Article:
I'd be telling tales if I didn't agree that both sides have produced some compelling speeches, while systematically deconstructing the platforms of each other. If rhetoric alone wins races, it will be razor close.
Perhaps more unsettling is the division in the Democratic Party. The vote to include references to the Deity in whose name the country was founded, and the recognition of Jerusalem as the capitol of Israel, an enormous collective dissent could be heard at last night's meeting when those present were given a chance to vote by voice. In a country where votes are counted by elaborate machinery and voting is scrupulously regulated, it seemed a shotgun approach to an intricately complicated issue. It's not really complicated for me, but I do understand it may be for my fellow atheist Americans, or our fellow Arab Americans with relatives in Palestine.
The system of government we set up over 236 years ago held the freedom of religion as its centerpiece, the very reason for its existence. Doubtless, the founders never imagined an America where the freedom to oppose religion could hold its own as a political force. Closely aligned with the Judeo-Christian view is an "Israel in the side-pocket" policy stemming from the many admonitions in the scriptures such as the Psalmist words "Pray for the peace of Jerusalem" and the Genesis promise of Jehovah to Abraham, "I will bless those that bless you". Without a belief in the Almighty, none of it makes any sense at all. I get that.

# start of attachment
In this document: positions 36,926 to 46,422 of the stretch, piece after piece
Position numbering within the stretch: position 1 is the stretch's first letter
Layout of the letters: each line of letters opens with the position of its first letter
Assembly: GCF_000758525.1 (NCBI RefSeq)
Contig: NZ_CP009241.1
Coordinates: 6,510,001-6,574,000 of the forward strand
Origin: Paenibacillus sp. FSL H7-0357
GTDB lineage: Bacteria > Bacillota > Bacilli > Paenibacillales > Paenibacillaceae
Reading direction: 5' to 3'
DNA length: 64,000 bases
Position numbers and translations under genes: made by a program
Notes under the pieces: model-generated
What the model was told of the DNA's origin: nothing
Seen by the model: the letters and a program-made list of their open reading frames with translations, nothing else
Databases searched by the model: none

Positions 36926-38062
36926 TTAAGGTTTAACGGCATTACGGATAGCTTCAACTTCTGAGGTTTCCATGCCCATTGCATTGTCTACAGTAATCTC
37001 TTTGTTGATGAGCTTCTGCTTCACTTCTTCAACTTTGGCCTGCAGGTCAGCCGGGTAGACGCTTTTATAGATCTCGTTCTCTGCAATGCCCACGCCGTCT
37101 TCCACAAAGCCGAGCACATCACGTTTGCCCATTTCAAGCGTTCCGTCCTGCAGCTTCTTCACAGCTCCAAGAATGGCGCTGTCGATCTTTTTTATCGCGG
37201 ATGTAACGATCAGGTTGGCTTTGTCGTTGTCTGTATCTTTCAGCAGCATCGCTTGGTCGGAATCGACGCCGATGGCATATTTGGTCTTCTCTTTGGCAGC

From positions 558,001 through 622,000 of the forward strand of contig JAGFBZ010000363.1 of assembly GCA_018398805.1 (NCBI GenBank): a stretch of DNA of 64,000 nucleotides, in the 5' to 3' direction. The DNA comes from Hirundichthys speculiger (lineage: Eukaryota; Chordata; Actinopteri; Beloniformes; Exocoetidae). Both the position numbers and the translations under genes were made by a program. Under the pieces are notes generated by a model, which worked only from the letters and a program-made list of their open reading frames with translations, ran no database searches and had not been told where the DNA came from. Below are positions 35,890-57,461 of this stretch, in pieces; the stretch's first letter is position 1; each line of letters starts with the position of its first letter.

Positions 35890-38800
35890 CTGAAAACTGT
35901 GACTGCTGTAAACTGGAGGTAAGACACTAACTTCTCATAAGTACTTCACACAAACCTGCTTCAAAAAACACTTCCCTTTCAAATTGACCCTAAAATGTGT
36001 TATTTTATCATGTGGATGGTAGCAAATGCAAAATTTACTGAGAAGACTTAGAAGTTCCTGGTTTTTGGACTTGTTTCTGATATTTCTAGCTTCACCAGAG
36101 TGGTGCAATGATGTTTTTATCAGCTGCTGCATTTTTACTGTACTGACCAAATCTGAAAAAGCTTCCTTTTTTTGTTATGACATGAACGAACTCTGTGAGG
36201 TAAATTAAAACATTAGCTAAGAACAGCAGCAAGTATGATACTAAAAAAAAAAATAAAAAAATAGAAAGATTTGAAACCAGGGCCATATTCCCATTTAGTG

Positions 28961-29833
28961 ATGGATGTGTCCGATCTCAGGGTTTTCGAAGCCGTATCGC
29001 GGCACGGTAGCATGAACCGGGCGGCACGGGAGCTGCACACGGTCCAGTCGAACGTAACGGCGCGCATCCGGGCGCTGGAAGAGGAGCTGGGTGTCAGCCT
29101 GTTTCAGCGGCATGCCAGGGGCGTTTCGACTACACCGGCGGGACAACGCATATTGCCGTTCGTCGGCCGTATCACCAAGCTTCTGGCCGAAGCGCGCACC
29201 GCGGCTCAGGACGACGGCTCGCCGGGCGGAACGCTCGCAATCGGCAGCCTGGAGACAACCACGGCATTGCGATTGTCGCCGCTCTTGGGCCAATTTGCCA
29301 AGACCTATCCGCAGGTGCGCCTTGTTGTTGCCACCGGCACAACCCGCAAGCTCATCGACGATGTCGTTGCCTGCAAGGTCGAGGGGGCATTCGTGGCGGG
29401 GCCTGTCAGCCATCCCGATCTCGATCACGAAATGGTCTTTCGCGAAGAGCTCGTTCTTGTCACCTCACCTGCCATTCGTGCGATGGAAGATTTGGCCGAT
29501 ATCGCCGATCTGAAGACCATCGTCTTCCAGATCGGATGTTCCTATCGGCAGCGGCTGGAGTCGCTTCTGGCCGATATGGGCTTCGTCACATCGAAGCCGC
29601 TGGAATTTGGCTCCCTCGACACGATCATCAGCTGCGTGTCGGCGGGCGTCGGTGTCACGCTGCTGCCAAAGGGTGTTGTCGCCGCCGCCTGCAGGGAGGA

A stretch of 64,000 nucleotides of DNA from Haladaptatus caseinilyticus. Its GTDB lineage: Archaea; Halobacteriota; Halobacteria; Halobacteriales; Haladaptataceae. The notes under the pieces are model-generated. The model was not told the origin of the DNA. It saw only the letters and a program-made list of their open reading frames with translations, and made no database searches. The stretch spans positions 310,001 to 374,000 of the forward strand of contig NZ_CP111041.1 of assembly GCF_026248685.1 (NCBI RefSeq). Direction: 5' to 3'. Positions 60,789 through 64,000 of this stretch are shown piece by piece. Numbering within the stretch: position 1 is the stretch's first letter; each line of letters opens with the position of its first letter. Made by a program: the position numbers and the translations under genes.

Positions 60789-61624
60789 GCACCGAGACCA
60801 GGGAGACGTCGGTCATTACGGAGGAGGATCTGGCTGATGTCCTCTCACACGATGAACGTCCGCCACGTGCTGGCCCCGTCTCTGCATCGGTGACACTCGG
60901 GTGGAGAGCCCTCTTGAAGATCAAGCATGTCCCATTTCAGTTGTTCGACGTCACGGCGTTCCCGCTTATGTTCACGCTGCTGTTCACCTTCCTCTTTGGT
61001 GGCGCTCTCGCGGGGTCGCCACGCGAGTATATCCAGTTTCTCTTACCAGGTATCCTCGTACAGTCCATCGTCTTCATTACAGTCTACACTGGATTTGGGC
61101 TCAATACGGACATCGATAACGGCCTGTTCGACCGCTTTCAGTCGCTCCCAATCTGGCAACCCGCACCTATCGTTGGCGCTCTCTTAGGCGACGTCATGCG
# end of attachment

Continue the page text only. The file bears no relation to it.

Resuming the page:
But apparently, the Democrats don't. I'd be curious to hear the same vote put to a Republican gathering. And if that sounds far-off to you, just a few short years ago no one would have believed such a vote would even be thinkable.
We have changed, and we don't know who we are yet. Thanks to the Democratic Party for pointing this out. It explains a whole lot.